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From Doug Cutting <cutt...@nutch.org>
Subject Re: Event queues vs threads
Date Thu, 01 Sep 2005 18:26:22 GMT
Kelvin Tan wrote:
> Interesting. I haven't tried it myself. Do you have any code/benchmarks for this?

I never committed it anywhere.  I initially tried to write Nutch's IPC 
mechanism with nio and it was slow and buggy.  One problem was that I 
needed to switch streams to non-blocking mode in order to read 
arbitrarily large objects, then switch them back to blocking mode in 
order to select() on them.  But you can't change this state and remove 
them from the selector without going through the scheduler.  So the 
benefit of skipping the scheduler wasn't there.  If I was willing to 
fragment objects into fixed size chunks then it might have worked, but 
that's a lot of work.  It's a strange limitation, since with native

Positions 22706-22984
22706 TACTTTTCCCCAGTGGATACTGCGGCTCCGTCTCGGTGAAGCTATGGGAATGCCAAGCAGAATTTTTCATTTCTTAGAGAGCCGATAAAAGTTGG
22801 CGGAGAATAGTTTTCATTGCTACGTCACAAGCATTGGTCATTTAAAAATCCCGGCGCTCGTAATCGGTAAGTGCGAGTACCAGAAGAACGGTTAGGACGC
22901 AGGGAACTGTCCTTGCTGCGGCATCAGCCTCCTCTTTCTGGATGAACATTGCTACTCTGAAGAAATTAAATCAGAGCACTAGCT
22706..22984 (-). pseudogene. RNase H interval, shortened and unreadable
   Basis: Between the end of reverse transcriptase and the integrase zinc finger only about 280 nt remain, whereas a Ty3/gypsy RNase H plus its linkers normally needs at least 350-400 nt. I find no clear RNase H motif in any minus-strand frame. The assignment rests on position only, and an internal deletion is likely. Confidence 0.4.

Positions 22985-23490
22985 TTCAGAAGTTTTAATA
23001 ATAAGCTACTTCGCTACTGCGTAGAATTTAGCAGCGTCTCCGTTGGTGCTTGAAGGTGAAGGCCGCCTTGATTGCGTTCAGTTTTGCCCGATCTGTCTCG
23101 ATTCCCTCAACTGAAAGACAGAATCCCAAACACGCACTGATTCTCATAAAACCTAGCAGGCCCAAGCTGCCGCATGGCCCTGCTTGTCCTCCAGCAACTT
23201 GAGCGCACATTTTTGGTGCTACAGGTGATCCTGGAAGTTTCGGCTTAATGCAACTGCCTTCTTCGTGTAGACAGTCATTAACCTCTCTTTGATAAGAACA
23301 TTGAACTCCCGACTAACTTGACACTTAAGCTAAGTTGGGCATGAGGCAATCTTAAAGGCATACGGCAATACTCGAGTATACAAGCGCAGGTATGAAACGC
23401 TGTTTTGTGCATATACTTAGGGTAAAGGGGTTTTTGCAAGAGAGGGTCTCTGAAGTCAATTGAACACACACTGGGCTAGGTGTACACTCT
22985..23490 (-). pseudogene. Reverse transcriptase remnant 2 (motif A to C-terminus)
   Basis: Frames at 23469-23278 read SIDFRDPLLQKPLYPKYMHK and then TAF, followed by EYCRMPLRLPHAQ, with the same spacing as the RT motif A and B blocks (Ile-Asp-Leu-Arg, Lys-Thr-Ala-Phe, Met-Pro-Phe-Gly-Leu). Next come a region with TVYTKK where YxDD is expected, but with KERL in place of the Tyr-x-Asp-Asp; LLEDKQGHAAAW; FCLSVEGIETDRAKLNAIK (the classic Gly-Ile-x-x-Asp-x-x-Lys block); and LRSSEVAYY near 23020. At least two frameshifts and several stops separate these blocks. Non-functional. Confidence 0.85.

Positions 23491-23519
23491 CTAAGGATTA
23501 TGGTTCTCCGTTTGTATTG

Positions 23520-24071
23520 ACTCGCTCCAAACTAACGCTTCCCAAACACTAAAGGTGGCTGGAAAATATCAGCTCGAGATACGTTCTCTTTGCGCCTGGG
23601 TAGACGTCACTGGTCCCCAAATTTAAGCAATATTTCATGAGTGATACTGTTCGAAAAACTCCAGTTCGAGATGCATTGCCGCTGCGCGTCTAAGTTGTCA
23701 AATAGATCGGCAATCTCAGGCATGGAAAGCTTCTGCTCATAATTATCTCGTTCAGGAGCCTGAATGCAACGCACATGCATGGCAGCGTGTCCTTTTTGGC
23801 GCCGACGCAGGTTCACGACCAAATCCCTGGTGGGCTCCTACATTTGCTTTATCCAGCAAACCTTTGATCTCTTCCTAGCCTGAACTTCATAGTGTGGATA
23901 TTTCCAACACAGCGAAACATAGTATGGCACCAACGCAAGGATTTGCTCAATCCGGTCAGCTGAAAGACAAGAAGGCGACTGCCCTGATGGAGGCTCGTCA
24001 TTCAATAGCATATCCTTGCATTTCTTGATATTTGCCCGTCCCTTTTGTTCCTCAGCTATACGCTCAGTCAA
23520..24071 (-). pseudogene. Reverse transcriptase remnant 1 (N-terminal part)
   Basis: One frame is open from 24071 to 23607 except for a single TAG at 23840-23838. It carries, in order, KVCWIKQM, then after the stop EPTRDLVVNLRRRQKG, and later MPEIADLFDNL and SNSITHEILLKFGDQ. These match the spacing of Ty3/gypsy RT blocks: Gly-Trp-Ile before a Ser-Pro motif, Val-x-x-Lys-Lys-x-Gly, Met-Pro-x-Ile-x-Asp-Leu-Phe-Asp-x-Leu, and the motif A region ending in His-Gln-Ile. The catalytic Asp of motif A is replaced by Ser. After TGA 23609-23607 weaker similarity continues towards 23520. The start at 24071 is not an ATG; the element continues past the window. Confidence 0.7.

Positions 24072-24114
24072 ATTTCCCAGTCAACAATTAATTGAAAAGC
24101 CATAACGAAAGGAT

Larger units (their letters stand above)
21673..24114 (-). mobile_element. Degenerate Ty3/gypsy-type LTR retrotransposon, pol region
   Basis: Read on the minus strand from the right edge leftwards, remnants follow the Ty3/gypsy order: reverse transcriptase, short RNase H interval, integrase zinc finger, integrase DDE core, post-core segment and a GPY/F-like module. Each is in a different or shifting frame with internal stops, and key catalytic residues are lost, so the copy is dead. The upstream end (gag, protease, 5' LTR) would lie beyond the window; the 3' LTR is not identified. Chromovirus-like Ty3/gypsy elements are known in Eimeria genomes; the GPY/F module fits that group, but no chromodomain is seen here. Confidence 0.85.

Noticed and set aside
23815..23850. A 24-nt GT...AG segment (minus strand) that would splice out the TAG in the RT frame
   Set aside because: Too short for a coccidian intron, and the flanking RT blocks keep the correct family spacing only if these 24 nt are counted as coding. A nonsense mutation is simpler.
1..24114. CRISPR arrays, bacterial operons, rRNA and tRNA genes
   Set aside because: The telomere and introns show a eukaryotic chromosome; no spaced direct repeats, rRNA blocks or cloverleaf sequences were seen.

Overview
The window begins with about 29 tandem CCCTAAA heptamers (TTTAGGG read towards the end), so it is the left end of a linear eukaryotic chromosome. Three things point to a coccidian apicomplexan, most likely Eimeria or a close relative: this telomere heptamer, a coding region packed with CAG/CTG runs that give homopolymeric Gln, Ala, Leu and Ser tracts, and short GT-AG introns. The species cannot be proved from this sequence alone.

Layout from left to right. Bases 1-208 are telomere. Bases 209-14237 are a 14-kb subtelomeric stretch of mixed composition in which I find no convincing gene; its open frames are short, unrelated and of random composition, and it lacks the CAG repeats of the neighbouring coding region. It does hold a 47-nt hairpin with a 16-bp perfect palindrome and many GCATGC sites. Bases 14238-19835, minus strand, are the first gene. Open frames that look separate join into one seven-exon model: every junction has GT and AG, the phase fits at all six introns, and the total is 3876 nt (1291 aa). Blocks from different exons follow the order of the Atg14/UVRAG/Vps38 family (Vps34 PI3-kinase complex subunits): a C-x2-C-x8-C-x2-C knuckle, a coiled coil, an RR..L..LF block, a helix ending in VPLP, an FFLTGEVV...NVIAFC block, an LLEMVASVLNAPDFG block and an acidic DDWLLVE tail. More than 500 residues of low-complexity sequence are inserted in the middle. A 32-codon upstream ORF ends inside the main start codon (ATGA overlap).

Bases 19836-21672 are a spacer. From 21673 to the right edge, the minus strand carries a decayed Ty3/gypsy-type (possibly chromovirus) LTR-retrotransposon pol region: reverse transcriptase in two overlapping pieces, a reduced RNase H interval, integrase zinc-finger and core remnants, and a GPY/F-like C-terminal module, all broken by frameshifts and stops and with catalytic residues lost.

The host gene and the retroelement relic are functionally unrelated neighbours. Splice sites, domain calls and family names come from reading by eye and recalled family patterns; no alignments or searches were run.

sockets one can select and then perform arbitrary stream i/o, not 
limited to a single buffer.

Also, there's an nio version of Lucene's Directory that's a bit slower 
than the non-nio version, but this is not using select() or anything.

> Are you aware of others facing the same problem? 

How much non-blocking nio code do you find in real Java code?  I have 
not seen a lot.

I did find that Sun has implemented a high-performance HTTP client using 
nio.  This is documented at:

http://blogs.sun.com/roller/resources/fp/grizzly.pdf

 From what I can tell the primary benefit is in number of simultaneous 
clients, not in throughput.  Does a crawler require 1000's of 
simultaneous connections?  If so, then it looks like careful use of nio 
could offer some real benefits.

Doug

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